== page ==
Controversial Wrapping Paper - FOX 10 News | myfoxphoenix.com

Would You Wrap Your Gifts In Wrapping Paper With Obscene Language On it?

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Philadelphia, PA -

So you're one of the few impressive people who've just about finished your holiday shopping, but you still need wrapping paper. We've got some options for you-- if you're not easily offended.

If you are, consider this fair warning before you read further.

'Tis the season for goodwill toward your fellow man, but you wouldn't necessarily know it viewing the wrapping paper options for sale inside Urban Outfitters, the nationwide retail chain headquartered in Philadelphia.

As pretty packages from Santa start to accumulate under your Christmas tree, gifts wrapped in that paper will surely get a second glance. One option says, "Merry Christmas bitches" in red and green.

It's the newest gimmick from Urban Outfitters, the nationwide retail chain based here in Philly, which knows just how to offend this time of year. "The Urban Outfitter customer would naturally find something like this to be provocative and compelling and interesting and youthful, maybe hip, maybe fun," explained Bill Gullan, the president of Finch Brands, a marketing company.

The retailer is also offering hot-pink wrapping paper with just one word, bitch, repeated again and again. Not what most men would use for their sweetheart's gift. "Absolutely not, no way," insisted Al Micali, a construction worker from Somerdale, NJ. "I would get slapped."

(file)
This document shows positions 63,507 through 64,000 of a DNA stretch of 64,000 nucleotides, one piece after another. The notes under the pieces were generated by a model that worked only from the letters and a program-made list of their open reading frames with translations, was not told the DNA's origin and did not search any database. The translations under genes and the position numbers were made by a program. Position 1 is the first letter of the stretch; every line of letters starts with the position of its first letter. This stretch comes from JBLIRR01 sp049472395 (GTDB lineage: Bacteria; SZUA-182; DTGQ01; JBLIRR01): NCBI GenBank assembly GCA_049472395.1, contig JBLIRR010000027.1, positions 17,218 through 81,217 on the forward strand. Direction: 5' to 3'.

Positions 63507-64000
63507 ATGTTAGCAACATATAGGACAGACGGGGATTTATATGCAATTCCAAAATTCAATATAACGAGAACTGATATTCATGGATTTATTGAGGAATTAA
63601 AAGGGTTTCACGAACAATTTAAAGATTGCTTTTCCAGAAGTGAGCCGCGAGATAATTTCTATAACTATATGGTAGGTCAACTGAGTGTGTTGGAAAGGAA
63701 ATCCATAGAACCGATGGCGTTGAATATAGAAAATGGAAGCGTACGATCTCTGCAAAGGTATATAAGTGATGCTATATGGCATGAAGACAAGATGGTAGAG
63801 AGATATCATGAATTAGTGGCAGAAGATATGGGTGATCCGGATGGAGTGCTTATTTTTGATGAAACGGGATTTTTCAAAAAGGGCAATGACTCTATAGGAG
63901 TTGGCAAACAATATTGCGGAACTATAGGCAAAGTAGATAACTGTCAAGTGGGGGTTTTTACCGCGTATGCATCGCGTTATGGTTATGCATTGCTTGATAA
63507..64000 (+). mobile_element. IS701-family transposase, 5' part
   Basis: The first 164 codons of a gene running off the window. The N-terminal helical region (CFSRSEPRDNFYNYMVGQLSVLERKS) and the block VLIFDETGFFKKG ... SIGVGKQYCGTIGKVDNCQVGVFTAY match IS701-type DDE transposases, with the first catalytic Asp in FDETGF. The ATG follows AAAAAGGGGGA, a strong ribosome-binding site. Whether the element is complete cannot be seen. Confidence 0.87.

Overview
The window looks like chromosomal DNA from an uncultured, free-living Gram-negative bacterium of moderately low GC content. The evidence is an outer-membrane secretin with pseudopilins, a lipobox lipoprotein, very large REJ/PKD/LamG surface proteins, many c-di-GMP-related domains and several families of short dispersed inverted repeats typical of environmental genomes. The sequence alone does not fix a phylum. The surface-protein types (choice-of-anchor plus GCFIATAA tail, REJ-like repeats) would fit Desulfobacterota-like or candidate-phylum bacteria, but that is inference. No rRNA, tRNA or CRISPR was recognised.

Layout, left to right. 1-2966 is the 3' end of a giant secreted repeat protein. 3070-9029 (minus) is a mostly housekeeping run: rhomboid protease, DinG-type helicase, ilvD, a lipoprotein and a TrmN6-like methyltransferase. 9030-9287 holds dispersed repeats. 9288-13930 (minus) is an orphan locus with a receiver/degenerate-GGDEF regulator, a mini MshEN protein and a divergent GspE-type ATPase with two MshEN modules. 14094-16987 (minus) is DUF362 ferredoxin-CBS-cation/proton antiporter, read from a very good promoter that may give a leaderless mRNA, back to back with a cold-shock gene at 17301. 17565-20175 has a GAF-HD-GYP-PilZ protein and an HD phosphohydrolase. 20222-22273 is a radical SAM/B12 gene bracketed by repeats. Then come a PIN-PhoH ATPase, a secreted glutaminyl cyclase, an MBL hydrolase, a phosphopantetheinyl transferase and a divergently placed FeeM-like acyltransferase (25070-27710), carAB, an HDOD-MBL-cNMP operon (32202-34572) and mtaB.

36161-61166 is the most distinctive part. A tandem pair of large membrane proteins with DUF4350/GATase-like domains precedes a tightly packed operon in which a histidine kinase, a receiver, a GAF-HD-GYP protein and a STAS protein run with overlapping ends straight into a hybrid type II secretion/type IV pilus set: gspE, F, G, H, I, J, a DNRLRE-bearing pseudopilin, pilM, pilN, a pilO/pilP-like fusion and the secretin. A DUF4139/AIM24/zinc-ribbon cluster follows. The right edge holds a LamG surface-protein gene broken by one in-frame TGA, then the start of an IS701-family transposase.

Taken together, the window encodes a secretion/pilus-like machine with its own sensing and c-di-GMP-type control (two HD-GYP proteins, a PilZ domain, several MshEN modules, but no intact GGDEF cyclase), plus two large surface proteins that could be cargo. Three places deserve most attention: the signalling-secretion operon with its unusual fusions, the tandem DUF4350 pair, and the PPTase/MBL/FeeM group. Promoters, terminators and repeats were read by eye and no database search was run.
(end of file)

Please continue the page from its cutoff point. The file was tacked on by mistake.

Why stop with wrapping paper? Why not photo albums with expletives right on the cover? Katie Malpezzi and Zina Sejdic gasped out loud when Fox 29 showed them an album with the word f**k on the front. "That's something college age," Malpezzi said. Sejdic wanted to know, "What memories would you put in there that you would say that?" Sheila Green, a grandmother from Northeast Philadelphia agreed. "I don't like that, no." When Fox 29 asked Green what she didn't like about it, she answered immediately, "The word."

"The backlash around something like this, the discussion of taste level or whatever around something like this might even appeal to the purchaser even more," Bill Gullan explained, "to know that there are people out there who don't like it, who find it offensive."

We of course requested an interview from Urban Outfitters, but the company turned us down. The bottom line-- it's all about the bottom line. If it's going to help create a buzz and get customers in the door to spend money, the retailer is going to take a chance selling controversial items.

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